Omnis Technical Note TNSQ0027 March 2010

Table Classes versus Object Classes

for Omnis Studio
by Andreas Pfeiffer

Developers often ask whether it would be better to use object classes as opposed to table classes to code SQL, since it is possible to develop object-oriented code without using table classes.
At first glance, this would appear to be a reasonable proposition. When using object classes, you have explicit access to the code and you do not need to rely on built-in table class methods to implement the correct SQL code.

This argument applies if the programmer is using schema classes on their own, as opposed to table classes connected to schema classes. This is because with table classes, the programmer can choose whether to enter SQL code himself or rely on the built-in methods and properties.

In a way, table classes are similar to object classes; with the difference that table classes have additional properties. For example; when instantiated, table classes are defined with the columns from list or row variables as well as built-in SQL methods. An instance of a table class is always a data object, i.e. a list or row variable. This means that you can implement your own methods within this data object. For example, it is possible to create a method in a table class and check its return value as follows:

  If myRow.$checkFields()
    Do myRow.$insert()
    OK message "Data is not valid"

The $checkFields() method in the table class might look like this:

  If len($ = 0      ;;Name is empty
    Quit method kFalse
    Quit method kTrue

Note that $cinst in this case points to the current row of the list variable used to define the table class instance.

Some might argue that the same result could be achieved using an object class. This is not strictly true as it would necessitate another layer of code: the object class would still need access to the list or row variable.

Using table classes, one can rely on the inherent behaviour to handle the list or row data. As such, table classes are self-contained. This enables the developer to place commonly used properties and methods in a superclass of the table class. In our example, we could place the $checkFields() method in the superclass, with the option to override this method in the derived table class if necessary. In our superclass method, this method simply contains:

  Quit method kTrue

In other words, if we do not override the checkFields() method in the table class, it will always return kTrue.

Returning to the argument over whether this would be better implemented using an object class, we can of course use the built-in methods of the table class; but we don't have to. If you prefer to write your own SQL code, you are of course free to do so. The only restriction is that the definition of the list or row variable is determined by the $definefromsqlclass() method. For example:

  Do myList.$definefromsqlclass($tables.T_Address,'Name','Firstname','City','ADDRESS_ID')

Here, myList is defined from table class T_Address with the columns names; "Name", "Firstname", "City" and "ADDRESS_ID".

When you want to process your own SQL using these column names, you can do so by implementing a method directly in the table class, which will use its built-in statement object to execute the code. Note that for this to work, the session object must be assigned to the table class (i.e. in the $construct() method of the superclass).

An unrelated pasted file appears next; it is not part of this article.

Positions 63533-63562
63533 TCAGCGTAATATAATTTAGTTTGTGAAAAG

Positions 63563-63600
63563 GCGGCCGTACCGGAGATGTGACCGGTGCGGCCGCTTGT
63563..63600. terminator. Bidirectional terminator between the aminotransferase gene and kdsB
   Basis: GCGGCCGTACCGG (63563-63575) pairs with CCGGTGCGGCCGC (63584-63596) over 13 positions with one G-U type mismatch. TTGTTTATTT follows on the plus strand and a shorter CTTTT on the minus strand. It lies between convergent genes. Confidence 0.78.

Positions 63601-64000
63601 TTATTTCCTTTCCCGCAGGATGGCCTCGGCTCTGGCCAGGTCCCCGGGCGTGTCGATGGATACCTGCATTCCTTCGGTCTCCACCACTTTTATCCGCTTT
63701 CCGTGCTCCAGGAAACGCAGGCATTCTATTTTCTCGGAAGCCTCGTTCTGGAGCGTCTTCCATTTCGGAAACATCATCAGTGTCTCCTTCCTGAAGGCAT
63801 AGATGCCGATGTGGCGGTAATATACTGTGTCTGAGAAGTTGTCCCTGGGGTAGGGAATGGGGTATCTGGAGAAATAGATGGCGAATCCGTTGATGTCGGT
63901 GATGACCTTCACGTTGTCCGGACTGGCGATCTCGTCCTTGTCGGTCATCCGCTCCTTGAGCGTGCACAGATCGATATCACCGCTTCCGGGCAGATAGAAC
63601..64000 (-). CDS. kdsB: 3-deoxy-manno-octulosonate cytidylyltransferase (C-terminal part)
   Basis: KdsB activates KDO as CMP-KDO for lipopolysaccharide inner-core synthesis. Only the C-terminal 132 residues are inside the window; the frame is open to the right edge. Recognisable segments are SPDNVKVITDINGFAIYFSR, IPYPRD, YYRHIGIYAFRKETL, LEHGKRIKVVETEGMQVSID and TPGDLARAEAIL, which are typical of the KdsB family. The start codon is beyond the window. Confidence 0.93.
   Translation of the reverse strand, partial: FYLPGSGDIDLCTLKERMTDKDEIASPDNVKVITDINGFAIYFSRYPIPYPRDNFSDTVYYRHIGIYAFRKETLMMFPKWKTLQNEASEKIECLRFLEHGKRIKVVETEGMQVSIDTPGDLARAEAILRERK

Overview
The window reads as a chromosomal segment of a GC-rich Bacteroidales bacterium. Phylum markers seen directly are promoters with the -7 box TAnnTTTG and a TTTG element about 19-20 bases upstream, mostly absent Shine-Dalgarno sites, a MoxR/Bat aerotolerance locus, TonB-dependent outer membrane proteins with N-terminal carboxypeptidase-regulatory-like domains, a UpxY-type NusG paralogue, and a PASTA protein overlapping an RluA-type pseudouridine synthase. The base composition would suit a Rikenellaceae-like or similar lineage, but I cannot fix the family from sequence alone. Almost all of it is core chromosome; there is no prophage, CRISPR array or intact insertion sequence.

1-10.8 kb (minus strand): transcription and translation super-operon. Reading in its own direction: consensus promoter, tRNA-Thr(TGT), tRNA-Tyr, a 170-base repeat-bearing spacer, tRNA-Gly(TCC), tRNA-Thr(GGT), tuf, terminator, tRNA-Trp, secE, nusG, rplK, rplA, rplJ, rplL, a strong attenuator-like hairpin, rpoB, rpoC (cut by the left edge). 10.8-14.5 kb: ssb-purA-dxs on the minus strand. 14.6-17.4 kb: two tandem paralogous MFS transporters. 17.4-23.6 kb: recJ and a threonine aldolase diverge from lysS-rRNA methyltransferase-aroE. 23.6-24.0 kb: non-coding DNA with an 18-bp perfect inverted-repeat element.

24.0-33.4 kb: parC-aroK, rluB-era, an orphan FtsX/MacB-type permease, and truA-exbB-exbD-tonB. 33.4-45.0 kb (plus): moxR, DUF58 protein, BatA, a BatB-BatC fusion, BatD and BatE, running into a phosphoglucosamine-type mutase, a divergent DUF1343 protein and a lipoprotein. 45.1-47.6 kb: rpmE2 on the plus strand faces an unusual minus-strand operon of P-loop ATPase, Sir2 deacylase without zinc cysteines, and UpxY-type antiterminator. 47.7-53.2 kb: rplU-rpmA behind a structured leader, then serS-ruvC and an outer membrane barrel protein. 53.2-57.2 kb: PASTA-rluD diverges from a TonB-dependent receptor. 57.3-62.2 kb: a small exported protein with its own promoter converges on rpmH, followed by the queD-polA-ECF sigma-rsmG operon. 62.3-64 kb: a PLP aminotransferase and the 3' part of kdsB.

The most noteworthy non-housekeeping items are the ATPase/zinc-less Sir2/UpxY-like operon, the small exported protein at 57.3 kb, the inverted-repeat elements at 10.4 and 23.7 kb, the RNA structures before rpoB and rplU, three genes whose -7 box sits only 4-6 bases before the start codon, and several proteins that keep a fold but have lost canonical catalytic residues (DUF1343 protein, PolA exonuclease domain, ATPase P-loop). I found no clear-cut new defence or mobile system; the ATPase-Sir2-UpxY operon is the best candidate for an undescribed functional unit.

Begin Statement
  STA: SELECT [$cinst.$selectnames()]
  STA FROM ... (your own SQL)
  End Statement
  Do $cinst.$statementobject().$prepare()
  Do $cinst.$statementobject().$execute() Returns Ok
  If not(Ok)
    Do $cinst.$sqlerror()
    Quit method kFalse
    Do $cinst.$fetch(kFetchAll)    ;; loads all records found into the object
    Quit method kTrue

where $cinst.$selectnames() returns the column names of the list or row variable used to define the table class instance.

The table class method would then be called like this:

  If myList.$loadExample()
    Do $cinst.$redraw()
    Ok message "Could not load data: [myList.$getErrorText()]

Using this approach, the object will load its data independently and can also be used to deliver the error message (which can also be implemented in the superclass):


  Quit method $cinst.$statementobject().$nativeerrortext()

This completes the circle, since we are now directly accessing the properties of the statement object located inside the data object. The $getErrorText() method returns the native error text that the OK message uses to display the error message.

When you are using your own method to insert data you need to give special attention to bind variables. Bind variables allow special characters to be passed correctly and avoid the need to escape quotation marks in strings such as "O'Hara". This points to an additional benefit of table classes. If you use the inherent $insert() method, the object automatically uses bind variables for each column of the list or row so the developer does not have to.

Using table classes, you also have control over the SQL which is actually sent to the server. For example:

  Calculate mySQLText as $cinst.$statementobject().$sqltext

If you choose not to pass certain columns, you can exclude them from the $insert() in the $construct() method of your table superclass:

  Do $cinst.$cols.ident.$excludefrominsert.$assign(kTrue)

In this example, the "ident" column will be excluded from insertion.

Incidentally, the built-in $sqlerror() method of the table class is accessed automatically if an inherent method such as $insert(), $update(), $delete() or $select() fails for any reason. It therefore makes sense to override this method in the table superclass, giving you a general SQL error handler.

You can find out more about this issue in Technote TNSQ0017